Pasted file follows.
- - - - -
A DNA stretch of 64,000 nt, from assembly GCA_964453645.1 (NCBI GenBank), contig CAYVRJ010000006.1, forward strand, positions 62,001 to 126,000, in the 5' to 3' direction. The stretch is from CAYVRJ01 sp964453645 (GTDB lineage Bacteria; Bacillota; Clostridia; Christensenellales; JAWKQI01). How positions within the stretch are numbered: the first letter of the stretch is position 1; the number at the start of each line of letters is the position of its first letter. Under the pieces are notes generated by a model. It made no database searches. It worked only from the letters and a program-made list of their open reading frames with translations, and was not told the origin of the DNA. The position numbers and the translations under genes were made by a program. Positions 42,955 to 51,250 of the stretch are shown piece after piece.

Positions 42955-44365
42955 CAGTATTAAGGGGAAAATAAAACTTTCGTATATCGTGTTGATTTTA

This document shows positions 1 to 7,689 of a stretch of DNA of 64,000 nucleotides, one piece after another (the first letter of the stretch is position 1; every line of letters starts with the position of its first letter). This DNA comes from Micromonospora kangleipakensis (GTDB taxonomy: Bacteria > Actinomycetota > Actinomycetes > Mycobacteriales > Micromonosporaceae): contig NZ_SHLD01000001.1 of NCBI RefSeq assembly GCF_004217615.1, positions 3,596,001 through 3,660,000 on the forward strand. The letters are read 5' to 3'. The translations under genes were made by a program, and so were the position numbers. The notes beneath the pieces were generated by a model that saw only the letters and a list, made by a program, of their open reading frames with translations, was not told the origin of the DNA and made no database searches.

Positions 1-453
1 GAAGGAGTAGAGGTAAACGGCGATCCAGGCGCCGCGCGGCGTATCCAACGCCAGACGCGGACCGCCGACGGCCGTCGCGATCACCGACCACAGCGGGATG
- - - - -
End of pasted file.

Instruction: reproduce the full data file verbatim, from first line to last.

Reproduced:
A DNA stretch of 64,000 nt, from assembly GCA_964453645.1 (NCBI GenBank), contig CAYVRJ010000006.1, forward strand, positions 62,001 to 126,000, in the 5' to 3' direction. The stretch is from CAYVRJ01 sp964453645 (GTDB lineage Bacteria; Bacillota; Clostridia; Christensenellales; JAWKQI01). How positions within the stretch are numbered: the first letter of the stretch is position 1; the number at the start of each line of letters is the position of its first letter. Under the pieces are notes generated by a model. It made no database searches. It worked only from the letters and a program-made list of their open reading frames with translations, and was not told the origin of the DNA. The position numbers and the translations under genes were made by a program. Positions 42,955 to 51,250 of the stretch are shown piece after piece.

Positions 42955-44365
42955 CAGTATTAAGGGGAAAATAAAACTTTCGTATATCGTGTTGATTTTA

This document shows positions 1 to 7,689 of a stretch of DNA of 64,000 nucleotides, one piece after another (the first letter of the stretch is position 1; every line of letters starts with the position of its first letter). This DNA comes from Micromonospora kangleipakensis (GTDB taxonomy: Bacteria > Actinomycetota > Actinomycetes > Mycobacteriales > Micromonosporaceae): contig NZ_SHLD01000001.1 of NCBI RefSeq assembly GCF_004217615.1, positions 3,596,001 through 3,660,000 on the forward strand. The letters are read 5' to 3'. The translations under genes were made by a program, and so were the position numbers. The notes beneath the pieces were generated by a model that saw only the letters and a list, made by a program, of their open reading frames with translations, was not told the origin of the DNA and made no database searches.

Positions 1-453
1 GAAGGAGTAGAGGTAAACGGCGATCCAGGCGCCGCGCGGCGTATCCAACGCCAGACGCGGACCGCCGACGGCCGTCGCGATCACCGACCACAGCGGGATG